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Our training philosophy is based upon the foundations of Strength, Mobility and Nutrition . From our first class gym facility at The Health Hub near Bury St Edmunds, we can show you how to integrate this into your training and your life.

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By Stuart Turner, May 3 2017 08:35PM


I use the word fun very loosely here. I understand it takes a certain individual to enjoy this sort of thing and most people need a bit of a nudge to get going. Here are a few alternatives to cardio work that can help your metabolism and help you burn more calories throughout your day.


1. Beat the deck – This is one of my favourites and works really well either as a standalone workout when time is short or for those looking to really take things up a notch at the end of their session. All you need is a deck of cards or find a random card app on your phone. Assign a different exercise per suit, set a timer and try and beat the deck.

Here’s a recent example I used with a client.

Clubs = Press Ups,

Spades = Inverted Rows,

Hearts = Squats,

Diamonds = Kettle bell swings.

All picture cards count as 10.

This took about 17 minutes to complete, and was a tough workout. You can play around with the exercise but keep a balance - think a push, a pull, a squat variation and a hip movement exercise and you will be ok.

Oh and if you have jokers in the pack they can be 10 burpees.


2. Sled pushing – Sled pushes are great as they burn a lot of calories and are pretty easy on the joints. We have a couple of options in the gym that get the same result. Our tyre is a 60kg brute and takes some pushing or we have a sled option where weight can be varied but the pushing point is much lower. I like to either work on the minute every minute or set a timer and see how many lengths can be completed in a given time. As a finisher, I try and work for a total of about 10 – 15 minutes with periods of high intensity (working) and periods of low intensity (lying on the floor crying).


3. Get the gloves on -We have a couple of trainers in the gym with some boxing experience and I’ve had a few workouts on the bag/pads with them. This has often been the hardest period of my session but definitely the most enjoyable. Try and get some pointers from someone who knows what they are doing or a couple of sessions with a coach to really get the most out of your time. The last thing you want to do is get injured. I’ve found mixing some pad work with some bodyweight fitness exercises is a really great way to spend a session.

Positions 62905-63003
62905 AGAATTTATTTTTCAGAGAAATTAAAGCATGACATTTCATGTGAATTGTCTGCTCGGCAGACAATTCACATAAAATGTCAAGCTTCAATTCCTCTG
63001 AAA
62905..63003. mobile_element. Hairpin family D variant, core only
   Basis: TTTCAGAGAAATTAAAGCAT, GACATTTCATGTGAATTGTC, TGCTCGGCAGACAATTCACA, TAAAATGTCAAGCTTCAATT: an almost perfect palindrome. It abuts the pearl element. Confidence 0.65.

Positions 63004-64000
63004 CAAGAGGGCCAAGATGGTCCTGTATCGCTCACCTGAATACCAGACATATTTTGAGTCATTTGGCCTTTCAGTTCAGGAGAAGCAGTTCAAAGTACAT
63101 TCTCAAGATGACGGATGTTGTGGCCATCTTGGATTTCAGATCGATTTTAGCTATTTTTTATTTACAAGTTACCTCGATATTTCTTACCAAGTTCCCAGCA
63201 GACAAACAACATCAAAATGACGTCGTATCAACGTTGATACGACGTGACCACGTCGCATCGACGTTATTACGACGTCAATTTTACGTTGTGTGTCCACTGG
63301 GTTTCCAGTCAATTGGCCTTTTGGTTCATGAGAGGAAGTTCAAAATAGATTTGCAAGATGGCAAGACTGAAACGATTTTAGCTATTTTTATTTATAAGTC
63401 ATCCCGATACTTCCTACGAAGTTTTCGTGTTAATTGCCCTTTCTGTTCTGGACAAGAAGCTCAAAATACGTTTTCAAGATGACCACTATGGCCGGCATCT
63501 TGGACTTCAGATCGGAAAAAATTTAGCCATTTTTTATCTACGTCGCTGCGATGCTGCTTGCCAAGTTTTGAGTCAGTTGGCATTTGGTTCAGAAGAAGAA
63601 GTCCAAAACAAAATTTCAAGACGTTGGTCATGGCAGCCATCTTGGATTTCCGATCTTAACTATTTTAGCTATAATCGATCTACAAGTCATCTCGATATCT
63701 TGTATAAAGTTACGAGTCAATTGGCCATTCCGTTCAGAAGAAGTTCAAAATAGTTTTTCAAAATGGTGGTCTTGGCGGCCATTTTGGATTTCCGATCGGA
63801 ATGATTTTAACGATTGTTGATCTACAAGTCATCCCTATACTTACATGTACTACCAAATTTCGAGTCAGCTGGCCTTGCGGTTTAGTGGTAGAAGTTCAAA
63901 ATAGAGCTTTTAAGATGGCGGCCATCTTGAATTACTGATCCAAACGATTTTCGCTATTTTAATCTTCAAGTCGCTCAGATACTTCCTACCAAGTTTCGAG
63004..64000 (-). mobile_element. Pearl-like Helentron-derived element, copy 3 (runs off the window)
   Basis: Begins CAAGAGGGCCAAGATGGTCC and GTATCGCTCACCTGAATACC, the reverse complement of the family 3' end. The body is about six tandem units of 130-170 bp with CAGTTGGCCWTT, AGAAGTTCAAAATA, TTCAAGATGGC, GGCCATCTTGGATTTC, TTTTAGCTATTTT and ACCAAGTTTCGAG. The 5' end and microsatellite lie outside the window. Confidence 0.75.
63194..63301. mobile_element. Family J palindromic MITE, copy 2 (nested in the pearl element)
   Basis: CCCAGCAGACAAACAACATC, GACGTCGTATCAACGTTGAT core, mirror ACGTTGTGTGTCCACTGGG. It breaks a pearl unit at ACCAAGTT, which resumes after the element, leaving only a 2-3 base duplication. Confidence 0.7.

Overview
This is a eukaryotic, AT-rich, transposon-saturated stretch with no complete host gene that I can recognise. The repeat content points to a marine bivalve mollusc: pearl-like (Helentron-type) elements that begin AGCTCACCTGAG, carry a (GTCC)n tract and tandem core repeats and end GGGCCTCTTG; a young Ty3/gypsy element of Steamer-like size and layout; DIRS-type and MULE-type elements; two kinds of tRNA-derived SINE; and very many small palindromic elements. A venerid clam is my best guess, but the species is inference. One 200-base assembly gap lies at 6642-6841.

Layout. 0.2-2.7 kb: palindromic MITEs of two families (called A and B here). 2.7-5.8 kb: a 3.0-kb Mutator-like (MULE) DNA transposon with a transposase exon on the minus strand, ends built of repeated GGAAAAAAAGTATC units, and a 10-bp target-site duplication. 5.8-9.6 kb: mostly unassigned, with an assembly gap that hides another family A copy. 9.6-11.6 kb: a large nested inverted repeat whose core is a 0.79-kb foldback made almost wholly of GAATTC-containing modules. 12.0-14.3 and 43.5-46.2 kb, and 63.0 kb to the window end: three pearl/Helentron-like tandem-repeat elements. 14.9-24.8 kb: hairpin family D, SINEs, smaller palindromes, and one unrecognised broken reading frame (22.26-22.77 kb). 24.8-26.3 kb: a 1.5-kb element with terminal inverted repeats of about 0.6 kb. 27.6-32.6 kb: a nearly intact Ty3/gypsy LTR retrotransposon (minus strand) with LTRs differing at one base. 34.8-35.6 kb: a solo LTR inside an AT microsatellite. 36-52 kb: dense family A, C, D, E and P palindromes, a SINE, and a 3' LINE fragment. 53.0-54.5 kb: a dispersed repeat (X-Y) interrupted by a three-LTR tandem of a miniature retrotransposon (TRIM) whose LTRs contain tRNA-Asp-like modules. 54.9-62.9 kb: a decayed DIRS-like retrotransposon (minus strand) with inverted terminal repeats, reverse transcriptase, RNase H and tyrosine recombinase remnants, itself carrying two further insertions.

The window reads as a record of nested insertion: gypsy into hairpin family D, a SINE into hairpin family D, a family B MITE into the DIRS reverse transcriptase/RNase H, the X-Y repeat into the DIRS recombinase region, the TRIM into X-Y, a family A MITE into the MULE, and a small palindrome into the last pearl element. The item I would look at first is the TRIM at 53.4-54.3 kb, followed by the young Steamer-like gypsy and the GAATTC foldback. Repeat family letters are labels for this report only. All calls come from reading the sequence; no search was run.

4. Medicine ball circuits – I use these with some of my new clients when I’m trying to coach good form as well as get some intensity into their workouts. I use whole body movements with the added weight of a light medicine ball (maybe 2-3kg for most newby clients) and just tag them together. For example, a medicine ball squat and press combined with a side lunge and reach and a reverse lunge and rotation. That’s 3 exercises in all 3 planes of movement. 10 reps per exercise/leg takes about 60 – 90 seconds to complete. Rest for 45-60 seconds and do 5 rounds.


5. Sprints – Track or treadmill it doesn’t matter. An underrated way of training and a great way to get real intensity. If you’re a beginner then try and build gradually and get good form. Don’t try and run before you can walk as they say. A few quicker bouts of 30 seconds in the middle of your run is a good starting point. Use your rest period well, sometimes it’s tempting to keep the pace up here but doing so reduces the intensity of subsequent sprints. As you progress you should be aiming for a 1:2 work to rest ratio. One minute on and 2 minutes off or 20 seconds to forty seconds work well. A set of 10 rounds can make a brilliant HIIT session.